Chance he will win the white jersey: His chance of winning the jersey is equal to the chance of the pdc community not making Ska-related puns on his name during the live threads.
8. Gianni Moscon
Exonerated by the UCI of being a violent sociopath, but rightly convicted in the court of public opinion of being an unrepentant bigot, believe it or not there was a time not too long ago when Moscon was discussed as being the next big thing and when commentators would bring up his accordion-playing like they bring up ski jumping for Primoz Roglic. Even though the neo-pro ingenue sheen may have rubbed off him, there is still no doubting his talent-- equally at home in the classics as in the grand tours. Sure, he’ll be riding in a support role for Sky, but with a Sword of Damocles hanging over Froome’s head and an accident-prone curse afflicting Geraint Thomas, he could end up being Sky’s leader on the road, and although there won’t be many except the biggest MAGA supporters cheering him on, he could pull out a good result.
Chance he will win the white jersey: The same chance that an orange-tinted, short-fingered, corpulent, bankruptcy-prone, dull-witted, chauvinistic, bigoted reality show host could win the US presidential election. Oh wait…. Moscon is not the white jersey champion we need, he is the one we deserve.
7. Tiesj Benoot
Benoot shattered the expectation that he did not have the tools to win a race by becoming a mud-caked golem at Strade Bianche at the beginning of the year and then proceeded to do what he does best-- consistently place in the top 10 without getting a win up until now. He’s just arose from his post-classics hibernation and rode to a 14th overall in the Dauphine and his 4th place in Tirreno-Adriatico as well as his 20th place in last year’s Tour cannot be overlooked. Contrary to all those at the pdc’s wishes, Benoot wants to be a grand tour rider and not just concentrate on the one day races, and he’ll be one of only a few young riders at this year’s Tour who will not be filling a support role.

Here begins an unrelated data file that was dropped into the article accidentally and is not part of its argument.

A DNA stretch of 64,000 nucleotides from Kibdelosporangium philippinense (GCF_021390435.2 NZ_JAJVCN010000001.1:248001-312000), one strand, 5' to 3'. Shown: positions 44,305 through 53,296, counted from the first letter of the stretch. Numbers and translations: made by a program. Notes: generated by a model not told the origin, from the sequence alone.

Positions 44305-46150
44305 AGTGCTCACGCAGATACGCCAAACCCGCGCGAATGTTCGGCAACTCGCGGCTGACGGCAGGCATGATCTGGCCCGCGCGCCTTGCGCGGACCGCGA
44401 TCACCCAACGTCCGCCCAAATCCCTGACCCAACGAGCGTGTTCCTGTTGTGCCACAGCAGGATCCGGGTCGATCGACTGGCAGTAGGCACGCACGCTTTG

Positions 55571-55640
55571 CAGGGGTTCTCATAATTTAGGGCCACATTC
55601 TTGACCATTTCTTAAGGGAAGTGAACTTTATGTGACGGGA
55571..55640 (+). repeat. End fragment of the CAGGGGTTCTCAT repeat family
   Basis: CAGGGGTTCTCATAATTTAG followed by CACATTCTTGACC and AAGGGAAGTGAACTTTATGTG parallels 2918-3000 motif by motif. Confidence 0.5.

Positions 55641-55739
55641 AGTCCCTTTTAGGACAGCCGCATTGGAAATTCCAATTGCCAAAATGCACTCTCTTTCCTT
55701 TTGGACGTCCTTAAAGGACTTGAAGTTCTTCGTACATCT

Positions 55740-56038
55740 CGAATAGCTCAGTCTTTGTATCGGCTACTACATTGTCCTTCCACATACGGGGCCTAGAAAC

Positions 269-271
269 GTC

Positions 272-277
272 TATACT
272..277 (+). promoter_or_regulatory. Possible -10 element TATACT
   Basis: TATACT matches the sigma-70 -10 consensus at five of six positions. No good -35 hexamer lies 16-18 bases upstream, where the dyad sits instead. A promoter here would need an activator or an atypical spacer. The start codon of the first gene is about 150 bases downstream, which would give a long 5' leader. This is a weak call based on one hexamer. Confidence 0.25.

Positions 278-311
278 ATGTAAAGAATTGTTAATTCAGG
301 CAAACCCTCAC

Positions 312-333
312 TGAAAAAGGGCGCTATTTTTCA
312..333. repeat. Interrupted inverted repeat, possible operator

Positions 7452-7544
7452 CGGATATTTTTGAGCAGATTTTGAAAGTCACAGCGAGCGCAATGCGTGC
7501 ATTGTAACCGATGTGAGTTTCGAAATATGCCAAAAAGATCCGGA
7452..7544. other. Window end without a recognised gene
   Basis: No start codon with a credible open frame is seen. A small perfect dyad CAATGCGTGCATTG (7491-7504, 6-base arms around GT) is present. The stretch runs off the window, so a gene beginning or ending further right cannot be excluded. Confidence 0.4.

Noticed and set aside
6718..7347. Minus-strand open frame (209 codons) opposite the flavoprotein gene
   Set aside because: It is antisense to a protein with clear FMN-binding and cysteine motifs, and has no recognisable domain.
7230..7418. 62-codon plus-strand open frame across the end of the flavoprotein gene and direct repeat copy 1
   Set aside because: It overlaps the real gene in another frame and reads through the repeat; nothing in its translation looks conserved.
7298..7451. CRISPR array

Chance he will win the white jersey: There is an almost 100% chance that he will get a top 10 and not win the competition.
6. Daniel Felipe Martinez
At 22 years old, DFM is the third youngest rider in the race. This year, he’s already got a 3rd place overall in the Tour of California, a 12th in Romandie, a 7th in Catalunya, a 5th in Colombia Oro y Paz, and has overcome a bout of retrograde amnesia. He’s also of the new breed of Columbian rider who can climb and is halfway decent in a time trial. Ostensibly, he’ll be riding in support of Rigoberto Uran, even though Uran has looked totally ef’d this year (and don’t try to bring up Slovenia, where he beat such heavyweights as Tadej Pogacar). It may be a little much to ask for DFM to go for a high placing in the GC in a grand tour when he has yet to finish a grand tour that he started, but the future looks bright for him, particularly if he can get out of Vaughter’s orbit of misery.
Chance he will win the white jersey: He’s got a better chance than Rigo’s got at repeating his 2nd place, but that’s not saying much.
5. Guillaume Martin
GMart, aka Wanty-Groupe Gobert’s ticket to a Tour wildcard, has been threatening to break out from his success at the French SSRs for the last few years. Last year, on his first foray into the Tour, he finished 23rd overall and 5th in the youth competition. This year, he’s had a solid, though not extraordinary, run up to the Tour, culminating in a 12th overall at the Dauphine. His contract is up at the end of this year, and even though he has self-identified as Flemish and enjoys racing in Belgium, you’d think that a jump up to the World Tour ranks will be in the cards next year and that a good performance here will bolster his potential contract. However, in the last three years, there have been only two pro-conti riders to crack the top 20 in the GC (Rolland with Europcar in 2015 and Brice Feillu with Fortuneo in 2017), so Martin, who has a masters degree in philosophy (did you guys also know that Roglic was a ski jumper?), might have to take comfort in Albert Camus’s quote, “The struggle itself is enough to fill a man’s heart. One must imagine Sisyphus happy.”
Chance he will win the white jersey: About the same chance that he has of finding a job outside of cycling with a philosophy degree. Hiyo!
4. Pierre Latour